The Mail Room staff noted that when this Editor started, we used to mail one-ounce newsletters for a mere 29¢ each. Today's one-ounce edition travels for 44¢ a copy at least until the next postal rate increase is approved by Congress. A typical two-ounce, twenty-page edition is delivered by the USPS for 64¢ today as long as it is properly folded, stapled, address labeled, and taped. It is interesting to note, that despite the increases in the expenses due to postage, the total newsletter costs for the Chapter have remained remarkably consistent over those years, meaning that cost cutting and various improvements have offset inflation, rising costs, and declining membership. Mail Room staff also pointed out that there were even a few three-ounce "monster" editions that simply ate up far too much in postage for a single issue before they received a cease-and-desist order from the Chapter leadership and newsletter management. No doubt the elimination of that additional revenue has been a contributing factor to the perilous financial state of the US Postal Service.
A few individuals have questioned whether or not the Editor actually reads all of the copy that appears in the newsletter. The Editor has never directly answered this question and has even, upon occasion, insinuated that the contrary might actually have some basis in truth. However, no one has ever pressed the issue out of fear that they themselves might have to take over publication of the newsletter in question.
It has been rumored from time to time that some complaints and/or negative sounding comments have been heard at a Chapter meeting. The Editor noted in our interview that none of his reporters had ever transmitted such a negative comment to him and pointed out that no such material has ever appeared in the nonexistent Letters to the Editor column and therefore it doesn't concern him. He mentioned that the easiest solution to such complaints is to simply "misplace" the address label for that individual for all future issues eliminating any possibility of that individual receiving a newsletter that offends their sensibilities in any way.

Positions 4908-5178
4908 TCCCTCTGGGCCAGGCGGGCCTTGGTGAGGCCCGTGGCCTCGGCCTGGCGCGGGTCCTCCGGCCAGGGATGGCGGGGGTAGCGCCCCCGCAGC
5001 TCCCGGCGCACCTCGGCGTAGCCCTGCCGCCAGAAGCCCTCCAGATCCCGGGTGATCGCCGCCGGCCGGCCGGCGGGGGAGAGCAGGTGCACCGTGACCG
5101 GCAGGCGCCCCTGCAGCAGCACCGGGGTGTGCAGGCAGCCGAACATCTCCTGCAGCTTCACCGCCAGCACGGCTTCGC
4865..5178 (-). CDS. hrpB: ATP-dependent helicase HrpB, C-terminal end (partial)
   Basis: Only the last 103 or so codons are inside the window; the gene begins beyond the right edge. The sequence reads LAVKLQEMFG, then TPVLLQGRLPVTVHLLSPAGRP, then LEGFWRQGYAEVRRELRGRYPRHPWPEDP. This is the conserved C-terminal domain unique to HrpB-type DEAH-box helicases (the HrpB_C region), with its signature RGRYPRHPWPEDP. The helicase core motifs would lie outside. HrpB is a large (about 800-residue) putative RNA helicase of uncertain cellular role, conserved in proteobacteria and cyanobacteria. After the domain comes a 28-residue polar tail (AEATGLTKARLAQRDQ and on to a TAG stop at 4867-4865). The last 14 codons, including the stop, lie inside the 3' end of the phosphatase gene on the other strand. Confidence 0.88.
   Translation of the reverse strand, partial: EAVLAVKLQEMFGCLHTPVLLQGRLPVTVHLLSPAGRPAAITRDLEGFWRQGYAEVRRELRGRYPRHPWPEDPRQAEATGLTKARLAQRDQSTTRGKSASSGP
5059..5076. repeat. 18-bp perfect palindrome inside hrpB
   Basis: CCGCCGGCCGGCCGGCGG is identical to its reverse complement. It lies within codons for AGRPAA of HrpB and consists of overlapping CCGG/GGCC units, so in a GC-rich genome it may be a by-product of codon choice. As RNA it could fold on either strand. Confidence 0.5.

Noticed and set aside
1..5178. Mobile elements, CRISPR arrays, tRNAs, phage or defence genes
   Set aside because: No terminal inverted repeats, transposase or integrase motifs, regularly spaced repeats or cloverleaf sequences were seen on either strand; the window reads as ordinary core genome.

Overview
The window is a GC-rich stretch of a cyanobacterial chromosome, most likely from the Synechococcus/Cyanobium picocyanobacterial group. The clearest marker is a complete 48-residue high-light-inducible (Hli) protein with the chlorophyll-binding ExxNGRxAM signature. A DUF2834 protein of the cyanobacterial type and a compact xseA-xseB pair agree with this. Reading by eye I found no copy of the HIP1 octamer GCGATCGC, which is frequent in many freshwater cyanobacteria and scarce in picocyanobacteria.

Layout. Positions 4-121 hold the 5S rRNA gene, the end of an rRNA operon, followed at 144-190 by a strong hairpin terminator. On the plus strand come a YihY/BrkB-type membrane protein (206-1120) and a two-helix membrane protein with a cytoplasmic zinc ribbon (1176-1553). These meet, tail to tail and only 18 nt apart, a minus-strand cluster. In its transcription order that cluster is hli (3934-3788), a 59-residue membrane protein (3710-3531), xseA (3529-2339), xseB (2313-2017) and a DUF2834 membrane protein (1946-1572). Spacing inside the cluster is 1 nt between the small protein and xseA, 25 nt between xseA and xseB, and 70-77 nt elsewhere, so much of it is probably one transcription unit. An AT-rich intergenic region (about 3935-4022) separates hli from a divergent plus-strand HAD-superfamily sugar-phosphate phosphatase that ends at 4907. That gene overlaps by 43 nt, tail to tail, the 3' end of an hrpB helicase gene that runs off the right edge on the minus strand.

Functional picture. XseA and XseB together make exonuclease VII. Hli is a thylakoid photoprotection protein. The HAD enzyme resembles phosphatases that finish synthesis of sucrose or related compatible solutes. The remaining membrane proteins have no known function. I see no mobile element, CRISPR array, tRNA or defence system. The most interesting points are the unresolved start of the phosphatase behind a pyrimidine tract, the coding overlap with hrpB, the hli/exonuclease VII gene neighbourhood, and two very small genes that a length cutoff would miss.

This reporter noted that the Editor's hair (what is left of it) is much lighter and thinner than historic photographs would suggest. The Editor declined to comment on that and any other issues ending the interview and thus, the end of this column.
NOTICE: IN CASE OF BAD WEATHER
If our normal "THIRD THURSDAY" NRHS meeting is canceled due to inclement weather, it will be postponed and held on the FOURTH THURSDAY. If it must again be canceled, it will NOT be rescheduled. We will simply wait for the next month's normal "third Thursday" meeting. If the weather looks bad or is predicted to be bad, you may telephone the Claymont Community Center to see if it will be open that evening for our meeting.
Message from the Treasurer
"We'd like to remind you that if you have not paid your 2012 chapter and national dues, now would be a very good time to submit them. Dues forms were sent to everyone last fall, with a due date of 12/31/2011. As of that date, we have received only about half of our dues. Please take a moment while you're thinking about this to send your membership dues to our treasurer, Dave Warner. His address is on the dues form you received. Thank you."
Rutherford expansion is one of three significant economic projects
Norfolk Southern has slated for Central Pennsylvania. The other two
are a new $96.9 million intermodal facility under construction near
Greencastle in Franklin County, and a $28 million expansion of
operations at the Harrisburg intermodal terminal on Industrial Road.
[NS Press Release]
Norfolk Southern employees loaded the 951-foot vessel in fewer than 48 hours in order to accommodate a tight schedule for the receiver. "This is the kind of capacity and service that makes Pier 6 the preeminent coal transloading facility on the East Coast," said Mark H. Bower, NS group vice president, export, metallurgical, and industrial coal marketing. "Worldwide demand for U.S. coal for utilities and coke plants continues to grow, and the railroad is the reliable and safe link that, with our coal production and sales partners, brings that energy to market around the globe." The loading of the M/V Cape Dover eclipsed the former record of 157,645 net tons for the M/V Irongate in 1998 as well as the 155,522 net tons into the M/V Cape Provence in December 2010.
Norfolk Southern has been transferring coal and coke from railroad cars into ocean-going export and domestic vessels in the Lamberts Point area since 1884, when it opened Pier 1. In the first half of the 1900s, new Piers 2-5 featured improvements in speed and capacity and even loaded coal into a number of famous vessels, such as those used in Admiral Byrd's 1933 Antarctica expedition.